Attempts to relate the explosive welding parameters to the characteristics of the interfacial waves began in Russia by Deribas and his team [27] at the end of the 1960s and beginning of the 1970s.

Reid and Sherif [28] in the UK and Cowan et al. [29] in the US, predicted an increase in the wavelength of the interfacial waves as a function of the collision angle. Later, Jaramillo et al. [30], following the works of Cowan and Holtzman [31] and Salem and Al-Hassani [32], tried to link the wave characteristics to the ratio of the thicknesses of the base and flyer plates. Jaramillov found that the wavelength and wave amplitude increase with that value. He also found what he considered to be a considerable discrepancy between the experimental results of the wavelength and the calculations made using equations developed by Godunov et al. [27] assuming an hydrodynamic behaviour of the materials at the weld interface. Recently, Manikandan et al. [33] found a direct relation between the kinetic energy lost at the collision of the plates and the amplitude and length of the waves at the welding interface. The subject continues to merit the attention of several authors [18; 34-36]. Thanks to their work, and in accordance with older results, it has been found that the wavelength and the wave amplitude increase with the stand-off distance, the explosive load and the base plate thickness. Nevertheless, according to a model developed by Balasubramanian et al. [37] the amplitude and wavelength increases with the flyer plate thickness, in contrast to observations made by Cowan et al.[29], and Jaramillov et al. [30].

These discrepancies, as stated by Jaramillov et al. [30], suggest an insufficient understanding of the process of metal adhesion at high collision velocities.

The conditions that should be met in order to achieve good welds is called the weldability window or criteria. A weldability criterion based on the flyer plate velocity and flyer mechanical properties developed by Cowan et al. [29] is mentioned by Mousavi and Al-Hassani [38], and is considered to give poor results. Criteria based only on the collision point velocity, although allowing the development of empirical equations to establish the weldability limits, did not provide an overall picture of the process. At present, the most used and well-known weldability criterion is based on the collision point velocity Vc, and on the collision angle β, as defined in Fig. 1. In the β- Vc space, the weldability window is defined by four lines or limits (vd. Fig. 2), the first theoretical explanation for which was offered by Wittman [39]. There are four conditions for the establishment of those limits. The first limit is linked to the formation of a jet at the collision point;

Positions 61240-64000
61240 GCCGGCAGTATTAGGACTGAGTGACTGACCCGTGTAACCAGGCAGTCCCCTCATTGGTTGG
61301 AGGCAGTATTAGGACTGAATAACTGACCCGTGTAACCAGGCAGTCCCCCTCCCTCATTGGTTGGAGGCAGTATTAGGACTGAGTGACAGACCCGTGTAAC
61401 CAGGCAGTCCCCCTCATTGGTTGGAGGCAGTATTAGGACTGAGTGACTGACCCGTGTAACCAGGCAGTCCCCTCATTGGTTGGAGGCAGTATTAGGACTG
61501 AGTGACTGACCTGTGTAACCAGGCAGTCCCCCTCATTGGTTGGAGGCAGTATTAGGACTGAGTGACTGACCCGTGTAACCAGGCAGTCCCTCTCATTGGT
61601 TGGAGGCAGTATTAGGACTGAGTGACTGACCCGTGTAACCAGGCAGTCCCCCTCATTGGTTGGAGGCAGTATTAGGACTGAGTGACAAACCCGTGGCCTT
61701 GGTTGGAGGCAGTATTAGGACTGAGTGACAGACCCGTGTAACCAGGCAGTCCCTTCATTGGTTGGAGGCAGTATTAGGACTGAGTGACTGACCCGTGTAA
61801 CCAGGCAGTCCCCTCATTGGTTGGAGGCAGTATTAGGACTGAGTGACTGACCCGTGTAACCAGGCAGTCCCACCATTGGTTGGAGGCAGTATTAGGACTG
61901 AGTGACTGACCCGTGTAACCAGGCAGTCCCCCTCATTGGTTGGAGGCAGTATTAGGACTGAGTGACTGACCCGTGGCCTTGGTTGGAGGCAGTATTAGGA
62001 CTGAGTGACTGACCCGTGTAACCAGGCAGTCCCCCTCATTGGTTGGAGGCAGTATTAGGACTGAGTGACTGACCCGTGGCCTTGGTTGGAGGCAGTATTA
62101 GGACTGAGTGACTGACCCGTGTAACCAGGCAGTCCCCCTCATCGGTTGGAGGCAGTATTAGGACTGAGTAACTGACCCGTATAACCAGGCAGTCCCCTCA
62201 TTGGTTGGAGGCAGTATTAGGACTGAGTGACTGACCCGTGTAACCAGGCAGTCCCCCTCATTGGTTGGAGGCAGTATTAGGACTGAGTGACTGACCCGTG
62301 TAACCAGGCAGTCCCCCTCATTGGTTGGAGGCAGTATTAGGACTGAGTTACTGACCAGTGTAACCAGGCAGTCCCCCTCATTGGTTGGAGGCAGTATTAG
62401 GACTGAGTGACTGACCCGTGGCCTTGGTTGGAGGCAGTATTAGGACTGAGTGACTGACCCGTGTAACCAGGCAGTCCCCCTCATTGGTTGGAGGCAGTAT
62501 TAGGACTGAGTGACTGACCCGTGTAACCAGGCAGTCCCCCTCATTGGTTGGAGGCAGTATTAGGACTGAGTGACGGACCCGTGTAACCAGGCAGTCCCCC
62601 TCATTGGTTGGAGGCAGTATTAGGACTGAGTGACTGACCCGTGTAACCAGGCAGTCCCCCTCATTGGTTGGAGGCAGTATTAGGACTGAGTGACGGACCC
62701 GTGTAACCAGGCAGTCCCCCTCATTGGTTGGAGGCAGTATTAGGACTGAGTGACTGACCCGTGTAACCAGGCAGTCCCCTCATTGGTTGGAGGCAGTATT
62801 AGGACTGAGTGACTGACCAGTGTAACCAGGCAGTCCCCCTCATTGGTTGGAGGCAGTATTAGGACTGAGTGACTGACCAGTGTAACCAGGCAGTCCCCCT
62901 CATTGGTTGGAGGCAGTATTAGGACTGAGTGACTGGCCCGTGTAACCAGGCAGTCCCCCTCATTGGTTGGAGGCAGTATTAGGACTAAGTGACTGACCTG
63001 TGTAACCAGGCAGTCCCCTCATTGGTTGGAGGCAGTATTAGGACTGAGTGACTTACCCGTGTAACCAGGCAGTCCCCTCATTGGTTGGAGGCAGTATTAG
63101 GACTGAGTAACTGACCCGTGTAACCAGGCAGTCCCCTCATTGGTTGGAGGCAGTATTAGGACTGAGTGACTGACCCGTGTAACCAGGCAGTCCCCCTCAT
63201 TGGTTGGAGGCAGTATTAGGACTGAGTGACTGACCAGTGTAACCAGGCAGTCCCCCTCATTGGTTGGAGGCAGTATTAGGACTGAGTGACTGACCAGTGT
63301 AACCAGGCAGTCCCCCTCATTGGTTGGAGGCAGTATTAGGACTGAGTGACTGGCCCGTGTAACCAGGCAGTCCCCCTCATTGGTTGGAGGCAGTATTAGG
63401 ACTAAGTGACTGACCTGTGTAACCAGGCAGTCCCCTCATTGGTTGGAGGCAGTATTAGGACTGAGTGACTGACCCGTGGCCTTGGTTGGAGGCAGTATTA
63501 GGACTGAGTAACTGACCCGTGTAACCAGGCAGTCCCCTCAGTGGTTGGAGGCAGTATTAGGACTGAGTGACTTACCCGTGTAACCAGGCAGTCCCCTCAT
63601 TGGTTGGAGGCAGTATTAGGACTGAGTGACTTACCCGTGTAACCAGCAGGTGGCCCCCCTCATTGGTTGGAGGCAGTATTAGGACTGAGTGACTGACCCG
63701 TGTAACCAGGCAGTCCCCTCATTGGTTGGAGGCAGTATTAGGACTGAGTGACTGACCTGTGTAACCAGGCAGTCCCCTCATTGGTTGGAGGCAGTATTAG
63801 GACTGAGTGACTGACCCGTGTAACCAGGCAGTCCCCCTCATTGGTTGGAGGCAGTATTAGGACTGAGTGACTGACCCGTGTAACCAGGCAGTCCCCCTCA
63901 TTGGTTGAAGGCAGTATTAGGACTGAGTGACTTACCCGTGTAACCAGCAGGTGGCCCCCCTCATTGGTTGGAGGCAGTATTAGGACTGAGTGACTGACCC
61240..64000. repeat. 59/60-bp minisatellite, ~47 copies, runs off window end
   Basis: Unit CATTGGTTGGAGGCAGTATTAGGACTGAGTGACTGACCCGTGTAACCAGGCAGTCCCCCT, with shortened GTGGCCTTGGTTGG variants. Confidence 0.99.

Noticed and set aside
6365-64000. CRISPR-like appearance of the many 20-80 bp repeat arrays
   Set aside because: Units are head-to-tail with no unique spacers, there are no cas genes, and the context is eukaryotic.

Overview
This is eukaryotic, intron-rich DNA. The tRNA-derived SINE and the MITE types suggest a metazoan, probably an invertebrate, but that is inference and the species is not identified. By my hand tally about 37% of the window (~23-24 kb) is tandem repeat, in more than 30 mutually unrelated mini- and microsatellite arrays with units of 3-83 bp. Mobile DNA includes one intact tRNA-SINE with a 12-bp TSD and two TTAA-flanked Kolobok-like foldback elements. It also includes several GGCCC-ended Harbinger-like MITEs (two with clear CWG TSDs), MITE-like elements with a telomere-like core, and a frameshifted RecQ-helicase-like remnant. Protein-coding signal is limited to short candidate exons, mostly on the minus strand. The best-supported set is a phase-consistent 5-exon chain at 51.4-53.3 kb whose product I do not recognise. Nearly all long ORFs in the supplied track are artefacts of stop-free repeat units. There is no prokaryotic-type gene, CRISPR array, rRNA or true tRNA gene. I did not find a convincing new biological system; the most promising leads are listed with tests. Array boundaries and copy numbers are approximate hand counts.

the rightmost line of the weldability window is a consequence of this condition. To meet this condition, as stated by Walsh at al. [39], the collision point velocity should be smaller than the sound speed of the materials. This limiting value for collision point velocity is a weak function of the collision angle β, so instead of a straight vertical line the rightmost limit of the weldability window is a slightly concave left vertical line. The second limit is the formation of a wavy interface;

the leftmost line of the weldability window is a consequence of this condition. Kuzmin and Lysac (vd. [40] cited in [10]) state that this line, which defines the transition collision velocity Vc,tr (above which we end up with a wavy interface), is a function of the collision angle; so, it should not be a straight vertical line. However, most authors consider it a vertical line, and therefore independent of the collision angle. Cowan et al. [29] have even proposed the equation Eq. (1) for the determination of Vc,tr (expressed in mm/µs) that appears as a function of the materials densities (ρp and ρf, for the density of the parent and flyer plate materials, expressed in kg/m3), Vickers hardness HV,p and HV,f (expressed in N/mm2) and a critical Reynolds Number (Rcr), that takes values between 8.0 and 13.0, for the asymmetric explosive welding configuration.

2Rcr (HV, p + HV, f ) Vc,tr = (1) (ρ p + ρ f ) The third limit is the achievement of an impact velocity Vp, where by the impact pressure at the collision point exceeds the yield stress of the materials, in order to promote plastic deformation.

The lower limit of the weldability window is a consequence of this condition. Deribas and Zakharenko, as mentioned by Zakharenko el at.[41], developed an equation for this limit (vd. Eq.

2), in which the minimum collision point velocity Vc,min, related to the impact velocity through the Eq. (5) is determined as a function of the material Vickers Hardness Hv [N/m2], the material density ρ [kg/m3], the collision angle β, and a constant k1 of values between 0.6 (for clean surfaces), and 1.2 for imperfectly cleaned surfaces [42].

–  –  –

With all parameters referring to the flyer plate properties and where Tm is the melting temperature [⁰C], k the thermal conductivity [erg/cm ⁰C], Cp the thermal capacity [erg/g ⁰C], ρ the material density in [g/cm3], h the thickness [cm], C0 the bulk sound speed [cm/s], and N a constant that for several metals takes the value of 0.11 [44], with β expressed in radians.

Fig. 2 – Generic weldability window with the definition of limits [14].

As the results from the previous description show, successful welding depends on Vc, Vp and β.However, once Vc and Vp are related through β we are left with only two independent variables.